The paint was Raw Umber mixed with a bit of white. I used the same paint mix to touch up the base edges, and also the outer parts of the bases on two old units. I then applied flock, which I mixed from a couple of sources. I decided not to try static grass at the edges, as I wanted to develop my application techniques later, and I was in a hurry (it was nearly New Year’s Eve by now). However I did feel the need to apply a further layer of diluted PVA glue to fix the flock, which otherwise leaves a trail wherever the figures go. This was very necessary, as the initial bond was weak, but it did mean that there was a lot of lumping of the flock, which became very uneven. That meant that a lot of the basing material was exposed, as you can see from the pictures. That shouldn’t matter that much as this should resemble bare earth. But the paint mix should have had more white in it, and it all looks a bit dark. The flock is also on the dark side. Overall the bases are acceptable but not great.

Conclusion

This project isn’t properly finished. The standards need flags (which I have bought) and I think the bases could do with more work. I also need to revisit my decision not to highlight and/or varnish. But this project had taken a long time and I wanted to declare victory by 31 December. I will revisit when I do my next batch of 18mm miniatures. This is likely to French Guard infantry.

As usual I wasn’t that happy when I put down the paintbrushes. By this stage in a project you are very familiar with the flaws, and have to draw a line. But, again as usual, I became progressively happier with the outcome afterwards, apart from the bases. The 4th Hussars are just a little too dark I think. But all the units will do fine on the tabletop when this resumes, and are likely to get into action quite quickly.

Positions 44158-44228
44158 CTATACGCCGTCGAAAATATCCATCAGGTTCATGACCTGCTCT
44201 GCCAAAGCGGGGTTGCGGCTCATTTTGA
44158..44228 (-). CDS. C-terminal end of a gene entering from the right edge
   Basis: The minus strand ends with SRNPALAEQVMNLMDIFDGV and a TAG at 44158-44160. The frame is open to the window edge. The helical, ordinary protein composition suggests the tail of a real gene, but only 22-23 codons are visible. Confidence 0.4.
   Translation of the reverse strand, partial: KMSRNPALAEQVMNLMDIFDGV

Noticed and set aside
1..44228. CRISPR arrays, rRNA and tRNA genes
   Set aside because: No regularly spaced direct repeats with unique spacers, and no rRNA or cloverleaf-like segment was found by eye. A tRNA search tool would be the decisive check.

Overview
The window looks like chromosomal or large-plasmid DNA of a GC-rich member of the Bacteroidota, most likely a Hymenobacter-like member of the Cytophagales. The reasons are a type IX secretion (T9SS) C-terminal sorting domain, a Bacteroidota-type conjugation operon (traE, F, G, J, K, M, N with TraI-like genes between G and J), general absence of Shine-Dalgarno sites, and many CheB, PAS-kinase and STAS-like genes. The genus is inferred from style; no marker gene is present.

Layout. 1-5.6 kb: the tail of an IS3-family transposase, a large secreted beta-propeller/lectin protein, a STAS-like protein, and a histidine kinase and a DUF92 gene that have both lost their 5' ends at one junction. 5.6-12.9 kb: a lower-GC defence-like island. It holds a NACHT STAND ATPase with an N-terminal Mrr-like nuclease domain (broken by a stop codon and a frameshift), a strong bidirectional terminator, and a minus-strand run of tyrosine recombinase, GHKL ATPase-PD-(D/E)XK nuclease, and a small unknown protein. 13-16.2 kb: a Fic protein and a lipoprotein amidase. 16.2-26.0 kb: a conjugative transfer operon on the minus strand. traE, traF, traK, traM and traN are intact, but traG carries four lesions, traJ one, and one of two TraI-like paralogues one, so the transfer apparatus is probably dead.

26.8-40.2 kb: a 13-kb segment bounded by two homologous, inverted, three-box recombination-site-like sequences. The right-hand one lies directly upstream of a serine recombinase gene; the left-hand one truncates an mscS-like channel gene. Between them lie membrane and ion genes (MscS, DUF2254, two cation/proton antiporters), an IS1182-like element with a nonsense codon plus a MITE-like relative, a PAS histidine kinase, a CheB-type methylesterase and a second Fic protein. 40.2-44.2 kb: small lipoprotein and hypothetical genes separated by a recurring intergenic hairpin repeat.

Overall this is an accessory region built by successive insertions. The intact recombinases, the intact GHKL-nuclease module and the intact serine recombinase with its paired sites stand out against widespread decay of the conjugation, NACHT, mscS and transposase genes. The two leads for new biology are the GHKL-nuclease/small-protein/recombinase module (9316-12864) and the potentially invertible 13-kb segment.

My main learnings:

  • This project took a long time. Partly because I was rusty and had to unpack various materials, but only partly. The horses might be a bit quicker with improved technique, but the really time-consuming bit was the detailing. I have tried to reduce this as far as possible, but the detailing left is just the sort that has a big impact on the end result. It is these high-contrast features (facings, belts and straps, and so on) that are the making of horse and musket miniatures.
  • Technique on horses needs more work. I need to rethink the approach for greys, especially the paler ones. In due course I want to do a unit of Royal Scots Greys, so this will need to come right. For the bays and chestnuts I need to work more with layers of pure pigment, including the Burnt Sienna that I lacked this time. This will be interesting in oils!
  • Don’t use Viridian again if you can help it. Perhaps tweak Sap Green with some blue, or use Pthalo Green (though this is very bright and will need quite a bit of toning down). Buying a new tube of Hooker’s Green looks a bit wasteful when I have all these other tubes of green on the go.
  • Peat Brown ink is great to use as a wash because it can be used straight from the bottle, though application needs some care to prevent pooling, but not on expanses of white or grey. Otherwise I can use diluted Daler-Rowney Black or Antelope Brown (a yellower hue) ink, which doesn’t seem to mind heavy dilution in water.